WASHINGTON, DC – On Wednesday, December 5, President Obama will host the White House Tribal Nations Conference at the Department of the Interior. The conference will provide leaders from the 566 federally recognized tribes the opportunity to interact directly with the President and representatives from the highest levels of his Administration. Each federally recognized tribe will be invited to send one representative to the conference. This will be the fourth White House Tribal Nations Conference for the Obama Administration, and continues to build upon the President’s commitment to strengthen the government to government relationship with Indian Country. Additional details about the conference will be released at a later date.
The White House Initiative on American Indian and Alaska Native Education is excited to share with you the latest offerings from the Green Strides Webinar Series!
We want to continue our commitment to connecting tribal communities and federal agencies to one another. The Green Strides Webinar Series offers free education webinars from various federal agencies and may be of interest to educators, school administrators and facilities managers. The webinar series is designed to bring to you an array of resources that include, how to reduce a schools’ environmental impact and costs; improve health and wellness; and teach effective environmental literacy, including STEM, green careers, and civic engagement. These agencies are eager to provide you with increased opportunities to access their free resources and programs and your participation in these sessions can make a difference in helping to support the important work you are doing!
The Green Strides Webinar Series includes some of the best in federal school resources.
Shaun Martin, 31, draws on his Native American heritage to inspire motivation and commitment from his students. He has taught and coached for eight years at Chinle High
Photo courtesy of the National Rural Education Association.
School in Chinle, Ariz., which enrolls about 925 students on a Navajo reservation. It was the first time rural Arizona education leaders had nominated a Native American teacher for competition.
Bill Blong, executive director of the Arizona Rural Schools Association, wrote in his nomination letter that the selection committee was impressed with the young teacher who works to be a good influence and dynamic mentor.
“Mr. Martin uses the ancient practice of distance running as a catalyst to teach self-discipline, commitment, and fortitude to impart the Navajo Way to his students,” he wrote. “He uses running as a positive activity and its discipline as a way to overcome the hardships of reservation life.”
Martin grew up running alongside his father, who was raised in a traditional Navajo family. They’d wake at 5 a.m. and run to the East to meet the sun. His father told him, “Running in the morning to meet the sun and holy people is how we celebrate life, it’s how we pray, and it’s a mentor to teach us about life.”
Martin knew he wanted to be a coach and teacher by middle school, and he never wavered from that goal. He was recruited to run at Northern Arizona University and accepted an academic scholarship from the Navajo Nation. He was among only a handful of Native American athletes in the NCAA Division 1 athletic program.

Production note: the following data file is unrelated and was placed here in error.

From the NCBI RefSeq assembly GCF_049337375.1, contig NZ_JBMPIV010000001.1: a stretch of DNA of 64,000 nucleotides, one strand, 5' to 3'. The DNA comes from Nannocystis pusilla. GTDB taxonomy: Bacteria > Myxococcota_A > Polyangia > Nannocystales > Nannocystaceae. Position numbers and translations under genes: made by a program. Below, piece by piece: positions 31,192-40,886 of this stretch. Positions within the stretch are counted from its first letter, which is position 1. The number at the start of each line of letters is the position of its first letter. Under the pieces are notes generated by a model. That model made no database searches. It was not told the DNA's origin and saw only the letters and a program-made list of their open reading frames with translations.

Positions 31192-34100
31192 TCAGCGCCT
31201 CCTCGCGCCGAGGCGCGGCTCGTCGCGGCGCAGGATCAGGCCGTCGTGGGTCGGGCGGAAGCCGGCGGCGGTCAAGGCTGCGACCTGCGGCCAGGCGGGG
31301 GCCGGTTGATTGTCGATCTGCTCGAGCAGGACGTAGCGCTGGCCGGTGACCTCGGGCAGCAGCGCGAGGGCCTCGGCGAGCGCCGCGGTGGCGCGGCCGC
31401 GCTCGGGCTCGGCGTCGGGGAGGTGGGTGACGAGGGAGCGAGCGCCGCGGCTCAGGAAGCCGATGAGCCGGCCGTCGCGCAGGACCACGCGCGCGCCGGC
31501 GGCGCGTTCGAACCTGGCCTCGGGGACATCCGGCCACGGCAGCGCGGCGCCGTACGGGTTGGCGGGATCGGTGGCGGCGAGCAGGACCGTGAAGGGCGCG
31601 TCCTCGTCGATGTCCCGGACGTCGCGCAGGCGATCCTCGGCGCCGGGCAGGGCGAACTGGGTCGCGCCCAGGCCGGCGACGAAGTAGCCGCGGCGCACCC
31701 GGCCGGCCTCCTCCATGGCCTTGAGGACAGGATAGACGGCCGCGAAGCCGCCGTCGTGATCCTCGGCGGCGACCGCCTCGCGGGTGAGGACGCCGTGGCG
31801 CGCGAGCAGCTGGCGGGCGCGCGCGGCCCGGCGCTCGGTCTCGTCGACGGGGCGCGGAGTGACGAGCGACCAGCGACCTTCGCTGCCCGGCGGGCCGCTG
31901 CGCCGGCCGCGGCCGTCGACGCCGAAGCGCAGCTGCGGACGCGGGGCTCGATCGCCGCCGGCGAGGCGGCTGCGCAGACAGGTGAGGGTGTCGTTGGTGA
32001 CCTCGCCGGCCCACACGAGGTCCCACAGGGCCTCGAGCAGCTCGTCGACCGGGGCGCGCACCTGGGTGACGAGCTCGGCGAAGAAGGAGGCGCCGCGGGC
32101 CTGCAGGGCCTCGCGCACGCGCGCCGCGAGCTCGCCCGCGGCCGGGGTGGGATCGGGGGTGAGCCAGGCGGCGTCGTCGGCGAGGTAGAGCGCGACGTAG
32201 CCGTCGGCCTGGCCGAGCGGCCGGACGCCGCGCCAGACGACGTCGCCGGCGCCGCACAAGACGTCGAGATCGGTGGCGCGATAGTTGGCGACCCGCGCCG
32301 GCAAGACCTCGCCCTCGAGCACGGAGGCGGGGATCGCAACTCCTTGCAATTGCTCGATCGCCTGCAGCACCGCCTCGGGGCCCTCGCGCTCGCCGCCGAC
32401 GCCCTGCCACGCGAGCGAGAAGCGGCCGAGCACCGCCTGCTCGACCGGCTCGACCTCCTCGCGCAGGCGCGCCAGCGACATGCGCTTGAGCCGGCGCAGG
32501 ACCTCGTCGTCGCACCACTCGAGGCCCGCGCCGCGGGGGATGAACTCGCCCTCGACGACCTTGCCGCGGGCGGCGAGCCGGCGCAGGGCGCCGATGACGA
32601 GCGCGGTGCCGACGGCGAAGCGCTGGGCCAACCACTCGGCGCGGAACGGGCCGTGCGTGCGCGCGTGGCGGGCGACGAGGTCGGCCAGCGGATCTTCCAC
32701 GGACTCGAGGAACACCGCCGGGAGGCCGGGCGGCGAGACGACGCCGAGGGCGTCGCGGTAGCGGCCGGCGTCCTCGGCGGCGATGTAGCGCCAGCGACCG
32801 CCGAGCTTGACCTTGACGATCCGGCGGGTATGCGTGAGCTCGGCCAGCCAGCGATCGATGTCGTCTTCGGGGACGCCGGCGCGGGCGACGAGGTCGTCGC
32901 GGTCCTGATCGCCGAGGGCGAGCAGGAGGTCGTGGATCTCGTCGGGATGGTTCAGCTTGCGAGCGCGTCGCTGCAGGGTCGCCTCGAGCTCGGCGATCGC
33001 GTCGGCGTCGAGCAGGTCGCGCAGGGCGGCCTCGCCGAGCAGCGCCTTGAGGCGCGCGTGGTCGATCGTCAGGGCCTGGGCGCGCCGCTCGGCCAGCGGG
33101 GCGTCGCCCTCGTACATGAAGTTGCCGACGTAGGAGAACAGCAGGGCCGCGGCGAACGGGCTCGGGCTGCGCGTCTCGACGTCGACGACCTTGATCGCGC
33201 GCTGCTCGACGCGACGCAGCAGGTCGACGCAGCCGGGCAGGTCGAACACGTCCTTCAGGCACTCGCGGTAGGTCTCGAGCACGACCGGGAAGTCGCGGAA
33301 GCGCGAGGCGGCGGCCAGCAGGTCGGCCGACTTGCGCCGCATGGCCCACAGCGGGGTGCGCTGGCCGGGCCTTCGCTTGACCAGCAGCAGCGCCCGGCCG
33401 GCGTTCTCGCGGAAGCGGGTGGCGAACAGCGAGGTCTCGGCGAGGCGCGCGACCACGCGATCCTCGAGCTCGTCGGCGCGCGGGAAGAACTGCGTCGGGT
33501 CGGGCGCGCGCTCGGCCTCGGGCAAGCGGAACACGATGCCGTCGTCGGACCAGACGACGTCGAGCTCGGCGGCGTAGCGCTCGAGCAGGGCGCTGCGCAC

He graduated from college in 2004 and took the teaching position in Chinle on the reservation. He said in his competition application that he strives to teach students the most valuable lesson he’s learned: turning negative situations into positive ones.
He implemented a distance running program at Chinle High and at the district’s other six schools. For students in grades 2 through 12, Martin uses the club to link distance-running skills to success in the classroom and in life.
His cross-country and track teams have won 13 state titles, and 14 runners have been individual state champions. But he said his most significant accomplishment is that 44 of his students have gone to college on athletic or academic scholarships. Many students in his community don’t go to college.
Martin said in his application for the award that many of his school’s students face significant challenges, such as homes without running water or electricity, traveling as far as 45 miles one way to get to school, drug and alcohol abuse, and single-parent families. He said he tries to teach them to “only focus on the variables you can control, don’t stress the uncontrollable.”
The Rural Teacher of the Year award receives a $2,000 honorarium, and the school district receives $1,000 for instructional materials and school supplies. Martin presented at the National Rural Education Association convention and research symposium on Oct. 13 in Cincinnati, Ohio.
At the Great Basin Indian Education Roundtable on day two of ED’s cross-country bus tour, it was clear that education really does drive America. During Thursday’s first event at Great Basin College in Elko, Nev., we witnessed how communities can come together.
William Mendoza, director of the White House Initiative on American Indian and Alaska Native Education led the panel that featured Deb Delisle, assistant secretary for the office of elementary and secondary education, Nevada Tribal leaders, Nevada’s state superintendent, representatives from institutions of higher education, representatives from Title VII and Impact Aid school grantees, teachers, parents, students, and community members.
Photo by Joshua Hoover
“It was refreshing to hear about best practices we can learn from and most especially share with other communities so they can best meet the needs of their children” -Asst Secretary Deb Delisle.